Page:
keywords: Publishing

There are more than 200 results, only the first 200 are displayed here.

  • ARTS AND CULTURE

    Publishing George Orwell

    • Brian Matthews
    • 14 April 2011
    2 Comments

    In 1981, a few months before actor Peter Davison became the fifth Doctor Who, Professor Peter Davison, the literary scholar, accepted a commission to produce the corrected editions of Orwell's nine books. The project was to be fraught by false dawns and recurring frustrations.

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  • ARTS AND CULTURE

    The case for publishing poetry

    • Gillian Bouras
    • 20 May 2009
    6 Comments

    Les Murray describes himself as a poet who is religious rather than a religious poet, and celebrates a sense of wonder and mystery. In an increasingly secular age, poetry has a new function as an alternative or complement to religion.

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  • ARTS AND CULTURE

    Children's publishing fuelled by nostalgia?

    • Hilary Rogers
    • 09 January 2008

    There’s something very reassuring about the idea that what we loved to read will still appeal to kids now. Choosing a brand of food for our pets is less fraught, unless we were dogs in past lives. From 15 May 2007.

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  • ARTS AND CULTURE

    Children's publishing fuelled by nostalgia?

    • Hilary Rogers
    • 15 May 2007
    8 Comments

    There’s something very reassuring about the idea that what we loved to read will still appeal to kids now. Choosing a brand of food for our pets is less fraught, unless we were dogs in past lives.

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  • ARTS AND CULTURE

    Going big picture with Malcolm Turnbull

    • Barry Gittins
    • 22 May 2020
    5 Comments

    As the small-l Liberal who attempted unsuccessfully to stare down the right-wing of the Liberal Party, known to his enemies as ‘Mr Harbourside Mansion’ or as the best Labour Prime Minister to ever lead the Liberal Party (2015-2018), Malcolm Bligh Turnbull was a man who dreamed, spoke and spent big.

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  • ARTS AND CULTURE

    Falling

    • Josephine Clarke
    • 05 May 2020
    2 Comments

    Closing the leap on February’s door, its Easterly thrashing at night. Our skins stretched feet obese — the heat of it      leaves crisp-dried. Scratching down the street, we’re wishful thinking the old seasons.

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  • ARTS AND CULTURE

    Friends and Rivals and the ocean in the shell

    • Andrew Hamilton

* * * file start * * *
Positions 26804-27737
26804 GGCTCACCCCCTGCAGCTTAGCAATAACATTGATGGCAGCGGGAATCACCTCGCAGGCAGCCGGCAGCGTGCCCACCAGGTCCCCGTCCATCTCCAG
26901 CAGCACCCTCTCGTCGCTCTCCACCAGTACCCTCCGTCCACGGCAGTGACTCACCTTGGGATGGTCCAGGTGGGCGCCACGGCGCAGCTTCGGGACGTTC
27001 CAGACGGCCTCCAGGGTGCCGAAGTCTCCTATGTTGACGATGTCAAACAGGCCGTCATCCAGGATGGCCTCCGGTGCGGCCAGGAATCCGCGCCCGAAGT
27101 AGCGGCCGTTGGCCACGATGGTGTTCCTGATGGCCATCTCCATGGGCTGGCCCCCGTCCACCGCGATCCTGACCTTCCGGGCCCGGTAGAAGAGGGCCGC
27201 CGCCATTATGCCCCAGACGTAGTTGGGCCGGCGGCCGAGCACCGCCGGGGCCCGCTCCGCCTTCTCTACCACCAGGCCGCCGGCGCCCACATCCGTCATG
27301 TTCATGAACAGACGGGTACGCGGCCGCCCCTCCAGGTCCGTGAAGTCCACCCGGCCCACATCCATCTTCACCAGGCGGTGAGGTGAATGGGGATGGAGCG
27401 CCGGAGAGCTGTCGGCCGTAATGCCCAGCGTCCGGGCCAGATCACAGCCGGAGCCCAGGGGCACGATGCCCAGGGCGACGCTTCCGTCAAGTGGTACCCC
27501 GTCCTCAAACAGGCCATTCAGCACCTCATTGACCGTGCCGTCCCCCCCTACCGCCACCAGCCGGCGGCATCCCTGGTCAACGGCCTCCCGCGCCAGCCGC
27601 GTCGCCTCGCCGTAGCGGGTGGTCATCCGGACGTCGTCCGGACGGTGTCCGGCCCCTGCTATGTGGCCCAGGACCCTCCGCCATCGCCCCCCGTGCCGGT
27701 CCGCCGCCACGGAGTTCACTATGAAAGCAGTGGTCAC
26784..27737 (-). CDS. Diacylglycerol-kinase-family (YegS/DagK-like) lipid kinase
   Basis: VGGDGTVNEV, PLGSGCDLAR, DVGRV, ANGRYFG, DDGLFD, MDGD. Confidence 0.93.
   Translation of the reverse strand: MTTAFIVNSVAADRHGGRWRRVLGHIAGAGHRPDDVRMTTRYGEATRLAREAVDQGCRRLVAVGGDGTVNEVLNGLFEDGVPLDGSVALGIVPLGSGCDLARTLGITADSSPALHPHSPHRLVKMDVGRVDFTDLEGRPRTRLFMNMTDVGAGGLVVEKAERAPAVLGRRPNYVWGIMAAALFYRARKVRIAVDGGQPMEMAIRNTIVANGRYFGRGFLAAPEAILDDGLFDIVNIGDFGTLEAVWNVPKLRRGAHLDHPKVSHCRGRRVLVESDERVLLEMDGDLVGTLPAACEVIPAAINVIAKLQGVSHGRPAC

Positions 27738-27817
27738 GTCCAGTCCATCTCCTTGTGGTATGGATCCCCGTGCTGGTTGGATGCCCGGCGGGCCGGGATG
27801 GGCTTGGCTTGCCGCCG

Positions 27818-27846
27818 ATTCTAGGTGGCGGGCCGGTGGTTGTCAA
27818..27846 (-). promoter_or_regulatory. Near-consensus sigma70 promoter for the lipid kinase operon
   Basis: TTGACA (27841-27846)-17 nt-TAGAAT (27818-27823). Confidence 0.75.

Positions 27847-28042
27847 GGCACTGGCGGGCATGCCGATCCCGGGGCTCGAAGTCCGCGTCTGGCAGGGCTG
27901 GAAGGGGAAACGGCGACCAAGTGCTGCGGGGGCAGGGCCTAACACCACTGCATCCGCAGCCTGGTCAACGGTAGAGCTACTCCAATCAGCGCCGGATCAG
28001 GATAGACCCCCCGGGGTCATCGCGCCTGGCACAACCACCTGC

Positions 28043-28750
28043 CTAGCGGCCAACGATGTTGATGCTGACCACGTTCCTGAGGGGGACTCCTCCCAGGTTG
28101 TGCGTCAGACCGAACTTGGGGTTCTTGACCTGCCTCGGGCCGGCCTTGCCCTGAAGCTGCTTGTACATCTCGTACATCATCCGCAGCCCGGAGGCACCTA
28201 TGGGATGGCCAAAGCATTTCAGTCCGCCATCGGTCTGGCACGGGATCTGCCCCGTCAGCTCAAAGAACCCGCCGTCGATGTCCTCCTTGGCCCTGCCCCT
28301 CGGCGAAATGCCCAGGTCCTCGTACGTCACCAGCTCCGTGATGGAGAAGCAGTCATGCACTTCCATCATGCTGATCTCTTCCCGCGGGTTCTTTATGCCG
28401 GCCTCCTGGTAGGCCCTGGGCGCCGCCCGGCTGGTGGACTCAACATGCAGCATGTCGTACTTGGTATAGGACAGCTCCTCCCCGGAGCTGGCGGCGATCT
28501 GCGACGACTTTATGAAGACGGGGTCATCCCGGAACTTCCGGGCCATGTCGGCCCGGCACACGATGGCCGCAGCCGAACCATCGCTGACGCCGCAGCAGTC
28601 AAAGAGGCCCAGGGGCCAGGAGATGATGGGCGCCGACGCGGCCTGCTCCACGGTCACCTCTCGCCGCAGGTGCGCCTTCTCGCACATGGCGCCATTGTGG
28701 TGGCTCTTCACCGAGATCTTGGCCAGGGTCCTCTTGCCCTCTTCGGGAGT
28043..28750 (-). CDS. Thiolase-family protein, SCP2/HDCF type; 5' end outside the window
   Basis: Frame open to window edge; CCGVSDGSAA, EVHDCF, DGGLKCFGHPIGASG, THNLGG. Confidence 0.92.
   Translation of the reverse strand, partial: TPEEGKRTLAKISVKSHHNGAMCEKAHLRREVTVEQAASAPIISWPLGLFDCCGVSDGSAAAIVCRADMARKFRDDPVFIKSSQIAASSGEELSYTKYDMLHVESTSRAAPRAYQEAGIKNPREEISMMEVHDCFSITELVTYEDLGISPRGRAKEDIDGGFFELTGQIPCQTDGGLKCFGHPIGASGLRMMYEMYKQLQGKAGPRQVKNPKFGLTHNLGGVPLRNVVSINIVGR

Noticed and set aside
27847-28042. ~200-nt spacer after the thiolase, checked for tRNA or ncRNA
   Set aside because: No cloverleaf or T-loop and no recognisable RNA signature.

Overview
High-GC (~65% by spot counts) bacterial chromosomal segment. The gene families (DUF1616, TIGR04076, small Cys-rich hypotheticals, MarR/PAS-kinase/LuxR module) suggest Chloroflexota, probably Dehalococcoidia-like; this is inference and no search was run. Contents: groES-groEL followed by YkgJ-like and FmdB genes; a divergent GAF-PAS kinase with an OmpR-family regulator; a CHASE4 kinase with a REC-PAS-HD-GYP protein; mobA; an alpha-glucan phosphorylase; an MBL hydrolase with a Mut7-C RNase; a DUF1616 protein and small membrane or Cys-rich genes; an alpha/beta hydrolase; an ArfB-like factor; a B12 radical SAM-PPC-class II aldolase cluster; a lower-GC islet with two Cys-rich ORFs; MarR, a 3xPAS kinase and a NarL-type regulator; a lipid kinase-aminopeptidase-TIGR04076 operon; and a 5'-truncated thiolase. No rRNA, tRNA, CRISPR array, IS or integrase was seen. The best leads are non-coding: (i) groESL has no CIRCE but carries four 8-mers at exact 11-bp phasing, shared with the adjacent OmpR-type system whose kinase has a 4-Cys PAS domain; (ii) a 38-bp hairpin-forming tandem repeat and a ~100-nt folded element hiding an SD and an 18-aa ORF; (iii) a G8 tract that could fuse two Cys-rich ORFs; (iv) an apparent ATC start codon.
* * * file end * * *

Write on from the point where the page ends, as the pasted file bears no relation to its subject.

• 01 May 2020
    1 Comment

    In Friends and Rivals Brenda Niall brings together four significant Australian women writers. Between them they published works from the 1890s to the 1950s. Ethel Turner and Barbara Baynton were from NSW. Nettie Palmer and Henry Handel Richardson were from Victoria, both schooled at Presbyterian Ladies College.

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  • AUSTRALIA

    Right to Know still has a long way to go

    • Binoy Kampmark
    • 16 April 2020
    4 Comments

    The opacity of the Australian public service, and its disposition to secrecy, has left journalists in a bind. Leaks constitute the oxygen of the secret state, but publishing that material remains a dangerous affair.

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  • ARTS AND CULTURE

    The joy of one step after the other

    • Angela Costi
    • 14 April 2020
    4 Comments

    She is sitting on the edge of a mountain in the Annapurna, her face, away from the camera, her gaze, focused on the Lamjung peak, experiencing a moment of peace like many before and many after. The seconds could be hours could be days, the weather could be challenging or kind, she could be alone or surrounded by trekkers. It has taken careful hoarding of time and money to be sitting there framed by sky and snow.

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  • RELIGION

    Movement for Church renewal keeps growing

    • John Warhurst
    • 11 December 2019
    51 Comments

    What's going on within the Catholic Church always matters more widely given its size and power. Lay participation in leadership, especially of women, is a major social issue. Observers of social trends should watch this space for its wider public policy implications.

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  • AUSTRALIA

    Secret trials in the Australian 'police state'

    • Binoy Kampmark
    • 26 November 2019
    15 Comments

    It sounds like a police state effort. An author makes an attempt to assist a pseudonymously named prisoner publish a memoir. The effort is scotched by the authorities. The police spring into action raiding the cell of that prisoner, and that of his brother. All take place without the knowledge of the Australia media or public.

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  • MEDIA

    Campaigning journos are failing Assange

    • Jeff Sparrow
    • 24 October 2019
    7 Comments

    Assange's latest court appearance coincided with the launch of the Right to Know campaign, backed by the major press organisations in Australia as well as the Media, Entertainment and Arts Alliance. To its immense credit, the MEAA has consistently defended him. But many prominent Australian journalists have not.

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